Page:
There are many good Tallahassee neighborhoods which are very welcoming to new residents.

The city demographics are about one quarter college students as it is home to two major universities, Florida State University (FSU) and Florida A&M University (FAMU) and TCC--the sizable community college.  Area college students make up a good part of the west-side, where the major schools (and bus lines) are located.  Many professionals and families tend toward the east, central and south-east parts of the city. 

Good long-time established central neighborhoods include Los Robles and Betton Hills.  Among the neighborhoods on the north-east side is the popular area of Killearn (with many highly-rated schools). Killearn is broken down into three areas: Acres, Estates and Lakes. Killearn Lakes is where a high school resides (Chiles), a middle school (Deerlake), and an elementary school (Killearn Lakes Elementary). Around Killearn Acres is DeSoto Trail Elementary and some private schools. The good thing about Killearn is that you'll find many different houses at many different price ranges.

Other popular areas for young professionals or graduate students closer into town are Indianhead Acres and Midtown, around Lake Ella.  Both areas have shopping and restaurants within relatively easy walking or biking distance and great city parks. 

East of the town center along US Highway 90 (Mahan Drive) and Buck Lake Road there are also a number of desirable neighborhoods such as Lafayette Oaks, The Vineyards, Avondale, Countryside, Sedgefield, and Piney Z.  There are parks and a branch library in this area and the schools are generally good.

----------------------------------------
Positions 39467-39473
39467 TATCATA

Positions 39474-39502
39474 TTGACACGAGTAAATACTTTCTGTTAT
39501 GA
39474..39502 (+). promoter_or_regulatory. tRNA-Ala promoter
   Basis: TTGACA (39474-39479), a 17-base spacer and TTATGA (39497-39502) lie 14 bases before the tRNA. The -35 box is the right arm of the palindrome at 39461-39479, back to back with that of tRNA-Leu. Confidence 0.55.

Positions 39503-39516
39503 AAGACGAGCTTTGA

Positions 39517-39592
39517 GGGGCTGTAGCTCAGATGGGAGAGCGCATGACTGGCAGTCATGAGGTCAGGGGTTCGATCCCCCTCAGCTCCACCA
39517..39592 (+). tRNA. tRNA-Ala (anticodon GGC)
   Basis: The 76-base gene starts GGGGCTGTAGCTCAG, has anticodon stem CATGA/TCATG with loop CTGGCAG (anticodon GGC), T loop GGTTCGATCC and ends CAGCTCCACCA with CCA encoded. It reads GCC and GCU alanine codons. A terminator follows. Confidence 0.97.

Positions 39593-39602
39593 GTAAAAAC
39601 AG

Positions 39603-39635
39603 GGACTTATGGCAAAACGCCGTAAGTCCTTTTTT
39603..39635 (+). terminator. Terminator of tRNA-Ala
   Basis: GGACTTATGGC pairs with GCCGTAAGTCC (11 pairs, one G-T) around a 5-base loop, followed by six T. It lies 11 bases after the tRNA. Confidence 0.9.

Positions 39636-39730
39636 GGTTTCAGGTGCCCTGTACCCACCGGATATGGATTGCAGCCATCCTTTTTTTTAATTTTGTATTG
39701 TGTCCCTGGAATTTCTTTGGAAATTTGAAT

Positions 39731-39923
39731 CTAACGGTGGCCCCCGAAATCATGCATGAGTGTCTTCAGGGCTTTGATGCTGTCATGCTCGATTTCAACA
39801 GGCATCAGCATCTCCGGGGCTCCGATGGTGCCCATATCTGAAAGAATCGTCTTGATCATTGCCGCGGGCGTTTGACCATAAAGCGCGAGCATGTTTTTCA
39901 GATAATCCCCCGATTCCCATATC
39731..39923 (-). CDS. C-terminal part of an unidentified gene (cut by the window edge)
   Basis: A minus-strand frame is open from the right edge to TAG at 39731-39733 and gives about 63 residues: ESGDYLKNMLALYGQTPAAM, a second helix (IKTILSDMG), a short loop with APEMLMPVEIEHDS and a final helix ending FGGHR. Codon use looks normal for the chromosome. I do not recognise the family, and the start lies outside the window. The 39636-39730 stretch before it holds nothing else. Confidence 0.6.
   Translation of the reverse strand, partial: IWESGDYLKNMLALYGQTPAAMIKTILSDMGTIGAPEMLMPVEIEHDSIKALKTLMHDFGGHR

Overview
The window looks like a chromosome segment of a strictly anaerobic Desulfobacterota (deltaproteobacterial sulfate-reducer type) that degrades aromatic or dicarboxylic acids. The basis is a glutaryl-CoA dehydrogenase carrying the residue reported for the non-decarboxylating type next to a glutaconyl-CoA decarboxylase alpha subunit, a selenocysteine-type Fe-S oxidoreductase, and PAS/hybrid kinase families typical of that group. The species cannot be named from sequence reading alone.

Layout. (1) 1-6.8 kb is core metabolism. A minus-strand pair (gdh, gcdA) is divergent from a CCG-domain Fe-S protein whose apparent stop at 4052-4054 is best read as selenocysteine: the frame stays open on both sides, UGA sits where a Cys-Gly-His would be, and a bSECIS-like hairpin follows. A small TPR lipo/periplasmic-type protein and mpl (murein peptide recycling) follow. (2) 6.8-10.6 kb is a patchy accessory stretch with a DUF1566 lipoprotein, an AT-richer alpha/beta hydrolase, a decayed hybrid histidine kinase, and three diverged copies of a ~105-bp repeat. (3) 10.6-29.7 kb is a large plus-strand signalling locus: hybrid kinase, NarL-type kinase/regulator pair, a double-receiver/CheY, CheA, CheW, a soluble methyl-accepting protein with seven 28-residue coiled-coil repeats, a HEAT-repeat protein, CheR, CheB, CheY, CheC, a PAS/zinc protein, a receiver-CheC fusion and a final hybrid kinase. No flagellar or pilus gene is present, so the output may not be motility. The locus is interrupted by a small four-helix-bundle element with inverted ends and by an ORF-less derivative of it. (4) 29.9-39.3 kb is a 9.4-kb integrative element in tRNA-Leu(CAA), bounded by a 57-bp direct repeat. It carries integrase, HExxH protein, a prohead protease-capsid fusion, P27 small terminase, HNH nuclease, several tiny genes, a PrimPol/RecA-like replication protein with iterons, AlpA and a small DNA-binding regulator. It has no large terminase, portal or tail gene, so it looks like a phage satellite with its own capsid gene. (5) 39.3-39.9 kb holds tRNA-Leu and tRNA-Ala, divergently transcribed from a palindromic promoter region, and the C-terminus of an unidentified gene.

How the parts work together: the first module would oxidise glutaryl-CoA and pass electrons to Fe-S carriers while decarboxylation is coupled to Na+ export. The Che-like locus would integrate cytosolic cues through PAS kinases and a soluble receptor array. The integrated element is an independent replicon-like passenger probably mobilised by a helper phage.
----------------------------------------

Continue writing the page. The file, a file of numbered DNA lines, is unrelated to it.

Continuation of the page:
Southwood, a new community south of Tallahassee, has appealed to lots of people since they consider themselves a separate 'small town' within the bigger town.

Higher-end housing can be found on the NE side including neighborhood developments like Golden Eagle, Summerbrooke and Ox Bottom Manor.

Just south of the fairgrounds is a quiet neighborhood called Lakewood, which borders Campbell pond, a bird sanctuary and park.  The neighborhood is surrounded by a paved bike trail (separated from traffic) which links the St. Mark's multi-use trail to the city's paved bike paths.  This area has regular daytime and nighttime bus service, as well.    

Most areas have access to enjoyable city parks and shopping amenities. However, public transportation is not a strong suit in Tallahassee. Currently, there is only the city bus system (which heavily favors the west-side college student housing).  Walking is limited to some areas as sidewalks are not present on many streets.  As a method of transportation to the downtown, while biking lanes exist, they are often next to high speed traffic.  Paved bike paths and mountain bike trails wind through various other parts of the city, though, and the city is actively working on linking bike lanes and trails.  Taxis are available, but you will have to call, and there is usually a 30 minute wait.  Like many towns in Florida, a car is necessary for many to get around this area for many people.